41.  This would appear to be an area where "joined-up government" is needed, where expenditure by the Department of Health, on researching the incidence and causes of autism, would be more than offset in the longer term by reductions expenditure on support by Social Services and upon special educational resources by the Department of Education and Employment. But there is no evidence that such a broader approach is being taken.

  42.  To parents, the failure of the Department of Health to actively seek to ensure funding of research into the incidence and causes of autism is inexplicable.

Research Grants To The National Autistic Society

  43.  The Department of Health has made a number of grants to the National Autistic Society, but these have all been for non-controversial projects, and are not related to investigating the causes of autism. Recent grants have been:

    —  £40,000 in 1993-95 for accrediation monitoring and review for education and care services;

    —  £10,000 in 1993-94 for staff training;

    —  £30,000 for implementing and monitoring the effects of legislation;

    —  £20,000 in 1994-95 on the use of physical restraint in response to violent behaviour;

    —  £10,000 in 1995-96 for investigating options for specialist support to families;

    —  £4,000 in 1995-96 for an awareness leaflet;

    —  £30,000 in 1996-97 to promote awareness and develop strategies;

    —  £30,000 in 1996-97 to identify and publicise good practise in services; and

    —  £8,000 in 1996-97 for staff development.

  44.  The above confirms that parents of children that have degenerated into autism following vaccination have very strong grounds for concern that the Department of Health is showing the most minimal interest in researching its causes.

  45.  In suggesting possible topics for future research, the following is directly quoted from Barbara Loe Fisher, a US campaigner on behalf of parents:

    —  research to evaluate the impact over time of repeatedly manipulating the human immune system with single and multiple antigens;

    —  research to assess whether vaccination in conjunction with antibotic use and exposure to environmental toxins makes children more vulnerable to new and more virulent viruses and bacteria, or more prone to adverse events from vaccines or infections;

    —  studies to investigate the possible link between vaccination and learning difficulties or attention deficit disorder;

    —  studies to investigate the possible link between vaccines and autism; and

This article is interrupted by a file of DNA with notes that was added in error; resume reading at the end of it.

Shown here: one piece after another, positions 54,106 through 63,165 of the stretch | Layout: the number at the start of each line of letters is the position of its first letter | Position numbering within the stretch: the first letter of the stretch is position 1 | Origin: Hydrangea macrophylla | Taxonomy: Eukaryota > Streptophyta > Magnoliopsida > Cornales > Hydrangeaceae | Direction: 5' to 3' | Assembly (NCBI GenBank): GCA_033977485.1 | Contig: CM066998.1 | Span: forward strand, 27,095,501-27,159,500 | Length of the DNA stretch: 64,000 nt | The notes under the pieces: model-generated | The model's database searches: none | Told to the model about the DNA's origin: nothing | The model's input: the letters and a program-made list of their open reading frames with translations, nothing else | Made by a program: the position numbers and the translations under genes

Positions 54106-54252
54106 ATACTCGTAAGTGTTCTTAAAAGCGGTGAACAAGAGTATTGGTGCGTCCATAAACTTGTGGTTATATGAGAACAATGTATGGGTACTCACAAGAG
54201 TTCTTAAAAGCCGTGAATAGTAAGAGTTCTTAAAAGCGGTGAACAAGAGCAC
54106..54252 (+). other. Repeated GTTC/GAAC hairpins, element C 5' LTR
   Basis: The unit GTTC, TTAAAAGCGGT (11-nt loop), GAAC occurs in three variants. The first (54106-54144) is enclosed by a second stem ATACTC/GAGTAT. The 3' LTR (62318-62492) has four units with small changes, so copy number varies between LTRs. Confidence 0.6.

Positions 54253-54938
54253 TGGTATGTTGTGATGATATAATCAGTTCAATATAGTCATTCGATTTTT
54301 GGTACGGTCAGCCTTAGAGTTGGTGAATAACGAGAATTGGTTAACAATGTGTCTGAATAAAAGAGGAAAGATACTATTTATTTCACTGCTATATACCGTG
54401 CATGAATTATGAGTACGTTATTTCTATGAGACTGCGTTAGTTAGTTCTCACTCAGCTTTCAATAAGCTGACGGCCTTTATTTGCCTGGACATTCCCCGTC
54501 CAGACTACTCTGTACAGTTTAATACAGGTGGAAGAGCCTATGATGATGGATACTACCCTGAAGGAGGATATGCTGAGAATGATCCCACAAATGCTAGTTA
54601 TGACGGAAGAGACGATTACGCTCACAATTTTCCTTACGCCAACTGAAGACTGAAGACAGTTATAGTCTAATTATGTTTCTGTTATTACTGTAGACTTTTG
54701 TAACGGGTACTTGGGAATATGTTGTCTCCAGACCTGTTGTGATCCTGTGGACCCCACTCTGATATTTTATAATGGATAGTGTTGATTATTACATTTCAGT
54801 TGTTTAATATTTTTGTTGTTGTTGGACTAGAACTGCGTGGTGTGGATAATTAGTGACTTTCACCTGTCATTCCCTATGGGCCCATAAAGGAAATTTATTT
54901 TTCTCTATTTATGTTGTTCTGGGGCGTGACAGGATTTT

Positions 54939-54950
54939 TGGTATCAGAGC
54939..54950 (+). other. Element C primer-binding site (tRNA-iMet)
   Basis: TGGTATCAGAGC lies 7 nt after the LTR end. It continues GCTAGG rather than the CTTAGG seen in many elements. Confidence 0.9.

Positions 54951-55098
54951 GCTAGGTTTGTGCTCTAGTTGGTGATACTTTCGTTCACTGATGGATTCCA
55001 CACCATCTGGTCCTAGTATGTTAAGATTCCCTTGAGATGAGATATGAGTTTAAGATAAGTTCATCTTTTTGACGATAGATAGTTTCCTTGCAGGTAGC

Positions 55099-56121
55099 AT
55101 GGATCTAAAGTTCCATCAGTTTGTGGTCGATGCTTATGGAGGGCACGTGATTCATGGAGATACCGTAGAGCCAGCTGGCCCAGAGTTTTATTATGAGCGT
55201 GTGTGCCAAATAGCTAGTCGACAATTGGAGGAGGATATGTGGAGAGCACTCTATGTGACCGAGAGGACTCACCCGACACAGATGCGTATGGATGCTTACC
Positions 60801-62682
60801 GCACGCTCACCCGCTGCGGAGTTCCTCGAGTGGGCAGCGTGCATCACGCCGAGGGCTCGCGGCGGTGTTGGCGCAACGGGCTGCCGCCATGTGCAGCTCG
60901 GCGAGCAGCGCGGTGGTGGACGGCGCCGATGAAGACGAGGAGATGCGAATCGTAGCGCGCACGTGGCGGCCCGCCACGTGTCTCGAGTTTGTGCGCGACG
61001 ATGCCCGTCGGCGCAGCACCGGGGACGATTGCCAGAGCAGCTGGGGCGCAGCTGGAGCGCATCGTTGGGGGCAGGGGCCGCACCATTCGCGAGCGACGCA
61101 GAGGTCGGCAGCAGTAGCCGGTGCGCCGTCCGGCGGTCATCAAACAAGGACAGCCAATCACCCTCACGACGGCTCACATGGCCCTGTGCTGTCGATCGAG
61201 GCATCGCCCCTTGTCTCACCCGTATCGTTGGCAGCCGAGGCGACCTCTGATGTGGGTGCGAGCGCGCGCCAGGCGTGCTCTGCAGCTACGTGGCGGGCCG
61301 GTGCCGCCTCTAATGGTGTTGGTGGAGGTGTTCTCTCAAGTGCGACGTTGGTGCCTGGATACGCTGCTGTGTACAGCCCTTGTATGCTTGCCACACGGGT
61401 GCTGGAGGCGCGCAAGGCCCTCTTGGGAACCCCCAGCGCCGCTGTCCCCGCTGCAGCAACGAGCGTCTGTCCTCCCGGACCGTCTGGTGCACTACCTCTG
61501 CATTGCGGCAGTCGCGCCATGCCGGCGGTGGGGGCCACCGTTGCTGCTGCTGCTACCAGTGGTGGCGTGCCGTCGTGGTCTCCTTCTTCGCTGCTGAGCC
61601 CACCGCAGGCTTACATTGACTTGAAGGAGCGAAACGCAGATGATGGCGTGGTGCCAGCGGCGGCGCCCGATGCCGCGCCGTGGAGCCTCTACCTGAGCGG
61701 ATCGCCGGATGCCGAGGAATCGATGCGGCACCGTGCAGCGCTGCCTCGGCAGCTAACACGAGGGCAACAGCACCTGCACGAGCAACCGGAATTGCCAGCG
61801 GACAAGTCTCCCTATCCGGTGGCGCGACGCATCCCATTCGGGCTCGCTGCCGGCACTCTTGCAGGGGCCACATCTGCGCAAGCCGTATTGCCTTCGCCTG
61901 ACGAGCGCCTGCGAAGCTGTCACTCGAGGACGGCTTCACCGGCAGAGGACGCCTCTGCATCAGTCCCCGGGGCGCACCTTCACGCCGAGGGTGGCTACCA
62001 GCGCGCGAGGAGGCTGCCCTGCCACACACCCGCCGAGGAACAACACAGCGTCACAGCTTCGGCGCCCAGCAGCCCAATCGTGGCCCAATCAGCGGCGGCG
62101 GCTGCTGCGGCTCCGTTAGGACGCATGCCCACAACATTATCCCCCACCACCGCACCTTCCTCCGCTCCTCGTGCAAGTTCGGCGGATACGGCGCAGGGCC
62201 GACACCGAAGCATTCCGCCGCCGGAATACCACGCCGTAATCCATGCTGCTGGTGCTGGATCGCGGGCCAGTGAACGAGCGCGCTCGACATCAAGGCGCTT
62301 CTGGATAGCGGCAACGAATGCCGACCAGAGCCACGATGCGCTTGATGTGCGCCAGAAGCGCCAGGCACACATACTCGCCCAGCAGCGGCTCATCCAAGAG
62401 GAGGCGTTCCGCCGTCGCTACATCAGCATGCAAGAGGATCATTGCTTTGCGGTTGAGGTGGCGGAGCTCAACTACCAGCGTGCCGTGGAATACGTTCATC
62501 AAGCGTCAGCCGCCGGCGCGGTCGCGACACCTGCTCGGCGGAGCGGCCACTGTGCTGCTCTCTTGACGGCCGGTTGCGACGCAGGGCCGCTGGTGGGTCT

—  studies that will on a continuing long term basis scientifically re-evaluate each of the vaccines currently being given to children, including their growth media, adjuvenants, preservatives and additives, and studies to screen out children at high risk.

46.  Issues For Discussion

    —  is the Department acting outside the law in its failure to systematically and proactively investigate the claims of parents?

    —  how can the Department's actions be independently audited?

    —  how can the research programme be initiated, and then accelerated?

    —  could increased finance for research in the long term be offset by reduced funding for care and education, as a result of identifying causes and reducing incidence?

47.  Suggested Recommendations For Action

    —  there needs to be a mechanism for summarising the law in relation to the Department's actions towards parents and "uncomfortable" research findings, applying it, and auditing compliance;

    —  the Department's approach to research should be reviewed, and funding increased; and

    —  an across-the-board interdepartmental review needs to be made in relation to autism research and the costs of dealing with autism ("joined-up Government").



  48.  The debate over vaccination and its possible linkage with autism has been fought out over quoted references to published articles, not all of these peer-reviewed. The key concerns are that there appears to be every attempt being made to play-up the degree of evidence against any link, to play-down the evidence for a link, and to present uncertainty either way as being a case of "there is no evidence for a link", or "vaccination is safe".